Media is defined as a means of mass communication. If we use social media, by the inherited definition of media, we are journalists. We just don’t get paid for it. And if that is the case, we have to be held personally accountable for what we post. So if we are to be held accountable for what we post, we have to check for factual errors, shouldn’t we? Now I am not referring to libel or any murky waters of the legal world. It’s more of a self-regulation. Thinking before we post.
It’s so easy to fall into the trap of “I’ll post this article/meme/rant because I agree with the conclusion” without seeing all the flawed thinking behind it. For example, I have this blog post that appeared on my Facebook feed written by a woman named Marcella Piper-Terry, founder of VaxTruth.org, all about her declaration of independence from government tyranny after California enacted a law requiring specific vaccinations for children (with medical exemptions) enrolling in public school. My main point is not to argue with Ms. Piper-Terry’s anti-vaccination stance. It’s the way she makes her argument. If you read her post, she admits that she is a poor student of American history, and then she goes on to Google bits of it to co-opt major figures of our past in inaccurate and inflammatory ways to support her point of view about how our civil liberties are being crushed. Instead of putting out a cohesive, thoughtful argument, she is playing on our emotions and using the same tactics that the politicians that she criticizes use to manipulate the public. And you know what that is called? Propaganda. It’s hypocrisy writ large.
Or, let’s get to my bugbear…crappy, ill-conceived memes.
I hardly had to scroll to find this one when I Googled “Obama meme”. Regardless of how you feel about President Obama, in what way is any of this true, and is this any way to write about our president? Like he has this much power over the United States’s economy. Right. Where’s the proof of this monetary catastrophe to this ill-mannered child? There is no satire or important points made either. So, how does this meme add to the national dialogue in any way? Of course, we all know that it doesn’t. So the amateur journalists are really falling down on the job on this one, big time. If I were their editor, their tuchuses would have been pinkslipped ages ago. And maybe even the rest of their bodies.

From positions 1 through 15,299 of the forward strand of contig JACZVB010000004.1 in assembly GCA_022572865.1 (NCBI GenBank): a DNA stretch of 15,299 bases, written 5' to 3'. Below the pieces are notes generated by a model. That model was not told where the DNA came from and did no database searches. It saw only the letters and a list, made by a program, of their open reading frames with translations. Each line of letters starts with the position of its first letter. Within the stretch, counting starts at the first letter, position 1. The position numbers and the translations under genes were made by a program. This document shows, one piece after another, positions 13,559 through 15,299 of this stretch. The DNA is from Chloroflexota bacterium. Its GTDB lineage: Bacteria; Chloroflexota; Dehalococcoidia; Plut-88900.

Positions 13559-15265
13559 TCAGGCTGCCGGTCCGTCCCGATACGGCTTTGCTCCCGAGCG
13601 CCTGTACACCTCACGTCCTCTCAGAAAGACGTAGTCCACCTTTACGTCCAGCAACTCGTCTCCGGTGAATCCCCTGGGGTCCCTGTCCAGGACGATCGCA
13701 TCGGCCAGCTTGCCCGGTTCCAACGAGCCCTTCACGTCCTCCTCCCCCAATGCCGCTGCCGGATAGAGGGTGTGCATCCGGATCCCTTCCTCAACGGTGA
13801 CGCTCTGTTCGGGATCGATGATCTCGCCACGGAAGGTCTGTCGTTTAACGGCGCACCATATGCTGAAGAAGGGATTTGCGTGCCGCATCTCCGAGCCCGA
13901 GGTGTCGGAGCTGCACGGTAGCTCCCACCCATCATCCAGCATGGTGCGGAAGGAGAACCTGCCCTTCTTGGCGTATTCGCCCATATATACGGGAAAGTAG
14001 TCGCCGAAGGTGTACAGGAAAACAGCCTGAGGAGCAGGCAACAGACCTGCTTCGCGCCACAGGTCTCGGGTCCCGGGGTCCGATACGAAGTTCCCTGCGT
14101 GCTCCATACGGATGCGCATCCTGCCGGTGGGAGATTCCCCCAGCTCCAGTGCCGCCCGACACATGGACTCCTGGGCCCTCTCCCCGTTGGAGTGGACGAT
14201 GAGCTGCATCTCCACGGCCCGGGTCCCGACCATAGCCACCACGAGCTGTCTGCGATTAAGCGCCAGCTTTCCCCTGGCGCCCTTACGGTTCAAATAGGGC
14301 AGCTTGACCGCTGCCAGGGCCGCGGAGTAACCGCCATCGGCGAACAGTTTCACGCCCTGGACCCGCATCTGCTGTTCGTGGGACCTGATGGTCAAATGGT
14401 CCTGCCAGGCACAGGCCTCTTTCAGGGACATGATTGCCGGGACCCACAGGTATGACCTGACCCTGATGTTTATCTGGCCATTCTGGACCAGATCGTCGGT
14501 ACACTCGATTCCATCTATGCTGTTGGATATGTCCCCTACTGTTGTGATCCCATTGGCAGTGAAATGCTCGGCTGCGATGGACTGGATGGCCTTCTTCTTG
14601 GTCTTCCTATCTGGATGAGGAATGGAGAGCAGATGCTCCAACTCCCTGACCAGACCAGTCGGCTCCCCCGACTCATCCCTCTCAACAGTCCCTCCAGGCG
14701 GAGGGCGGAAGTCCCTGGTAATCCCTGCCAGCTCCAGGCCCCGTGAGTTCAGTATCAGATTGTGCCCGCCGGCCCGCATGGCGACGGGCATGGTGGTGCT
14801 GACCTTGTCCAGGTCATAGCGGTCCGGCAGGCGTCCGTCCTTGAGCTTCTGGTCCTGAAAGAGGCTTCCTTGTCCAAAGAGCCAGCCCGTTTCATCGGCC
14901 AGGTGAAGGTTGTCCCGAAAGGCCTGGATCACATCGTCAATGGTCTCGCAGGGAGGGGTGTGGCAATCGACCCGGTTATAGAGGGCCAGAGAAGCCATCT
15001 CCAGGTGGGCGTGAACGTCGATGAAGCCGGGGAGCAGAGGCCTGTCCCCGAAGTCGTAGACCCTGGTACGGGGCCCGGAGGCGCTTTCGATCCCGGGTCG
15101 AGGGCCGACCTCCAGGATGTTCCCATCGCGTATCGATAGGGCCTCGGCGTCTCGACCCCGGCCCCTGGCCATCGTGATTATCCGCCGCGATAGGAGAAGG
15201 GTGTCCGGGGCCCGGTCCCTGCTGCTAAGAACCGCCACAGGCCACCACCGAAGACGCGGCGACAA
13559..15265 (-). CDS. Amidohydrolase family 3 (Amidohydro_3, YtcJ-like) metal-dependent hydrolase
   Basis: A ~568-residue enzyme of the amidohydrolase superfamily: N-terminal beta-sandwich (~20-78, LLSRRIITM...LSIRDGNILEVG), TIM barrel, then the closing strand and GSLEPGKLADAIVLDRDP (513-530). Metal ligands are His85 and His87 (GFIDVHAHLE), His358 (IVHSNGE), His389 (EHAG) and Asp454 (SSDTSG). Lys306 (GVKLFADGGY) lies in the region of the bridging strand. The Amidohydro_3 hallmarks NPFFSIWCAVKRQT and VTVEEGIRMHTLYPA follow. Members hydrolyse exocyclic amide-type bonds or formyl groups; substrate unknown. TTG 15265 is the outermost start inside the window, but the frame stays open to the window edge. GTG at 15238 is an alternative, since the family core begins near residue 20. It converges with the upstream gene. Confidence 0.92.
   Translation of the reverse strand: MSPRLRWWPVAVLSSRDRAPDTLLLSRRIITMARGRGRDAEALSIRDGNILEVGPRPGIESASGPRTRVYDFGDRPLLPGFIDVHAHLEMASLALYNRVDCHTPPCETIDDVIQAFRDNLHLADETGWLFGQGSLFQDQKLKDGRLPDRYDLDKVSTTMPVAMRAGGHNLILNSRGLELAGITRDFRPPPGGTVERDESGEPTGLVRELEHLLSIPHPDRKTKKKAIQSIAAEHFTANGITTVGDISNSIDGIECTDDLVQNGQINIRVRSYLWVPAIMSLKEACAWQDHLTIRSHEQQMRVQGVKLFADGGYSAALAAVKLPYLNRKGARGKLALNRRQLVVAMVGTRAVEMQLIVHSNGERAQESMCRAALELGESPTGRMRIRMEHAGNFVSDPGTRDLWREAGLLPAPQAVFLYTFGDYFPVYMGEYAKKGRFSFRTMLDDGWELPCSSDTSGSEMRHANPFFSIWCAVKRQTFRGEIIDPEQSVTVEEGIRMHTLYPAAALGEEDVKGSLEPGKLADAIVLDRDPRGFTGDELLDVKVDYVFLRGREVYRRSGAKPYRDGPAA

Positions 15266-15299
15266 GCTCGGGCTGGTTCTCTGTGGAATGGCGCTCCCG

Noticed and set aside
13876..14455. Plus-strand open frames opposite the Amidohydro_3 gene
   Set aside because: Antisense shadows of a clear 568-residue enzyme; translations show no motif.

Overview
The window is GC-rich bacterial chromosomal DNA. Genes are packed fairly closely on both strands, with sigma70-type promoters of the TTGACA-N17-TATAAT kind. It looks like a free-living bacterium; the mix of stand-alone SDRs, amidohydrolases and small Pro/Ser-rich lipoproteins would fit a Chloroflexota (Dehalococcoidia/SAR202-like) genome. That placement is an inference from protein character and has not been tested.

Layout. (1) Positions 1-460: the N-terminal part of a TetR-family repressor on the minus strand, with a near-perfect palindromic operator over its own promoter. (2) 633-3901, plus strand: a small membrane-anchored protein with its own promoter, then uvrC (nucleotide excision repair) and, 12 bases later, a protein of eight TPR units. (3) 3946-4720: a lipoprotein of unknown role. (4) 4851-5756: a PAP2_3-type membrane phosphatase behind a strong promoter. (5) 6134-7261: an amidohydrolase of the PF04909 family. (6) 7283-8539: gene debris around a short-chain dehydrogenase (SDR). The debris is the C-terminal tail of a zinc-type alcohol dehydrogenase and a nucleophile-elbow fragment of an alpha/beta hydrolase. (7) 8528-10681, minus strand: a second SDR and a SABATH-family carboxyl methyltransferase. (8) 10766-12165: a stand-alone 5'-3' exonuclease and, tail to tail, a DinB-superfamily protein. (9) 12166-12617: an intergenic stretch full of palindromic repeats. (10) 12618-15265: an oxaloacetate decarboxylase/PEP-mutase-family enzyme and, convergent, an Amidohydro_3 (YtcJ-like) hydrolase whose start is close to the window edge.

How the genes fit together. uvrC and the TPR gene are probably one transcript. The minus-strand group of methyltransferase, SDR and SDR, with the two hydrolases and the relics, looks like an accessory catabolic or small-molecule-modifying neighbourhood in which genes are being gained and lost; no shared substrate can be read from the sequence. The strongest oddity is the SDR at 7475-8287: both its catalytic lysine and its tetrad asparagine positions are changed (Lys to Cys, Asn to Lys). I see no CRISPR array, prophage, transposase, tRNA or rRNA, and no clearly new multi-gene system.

Now I am an advocate of 1st Amendment, but can’t we make more of an effort to not propagate the waste, so we can get to what is worth reading a little more easily? Is that too much to ask? No one is expecting hours of research behind every little thing that comes across everyone’s screen. However, all of us who read these things have the responsibility to stop posts and other useless bits like these in their tracks instead of passing them on. Is it so hard to stop and question the validity of what we are seeing? I know I have hit the forward and share buttons and then exclaimed, “Aw shit, it was a hoax.” But that is when I go back and correct my mistakes when I do get the facts. Now I am a lot more careful with what I do share.
Casting a critical eye on the information you take in, even in the face of what you believe is right, is an essential skill to have in a world where the reality is in shades of gray. It’s not the easiest way to live, but it makes you more adaptable to the flux that modern life brings.
Maybe we have to start a “Think Before You Click” campaign?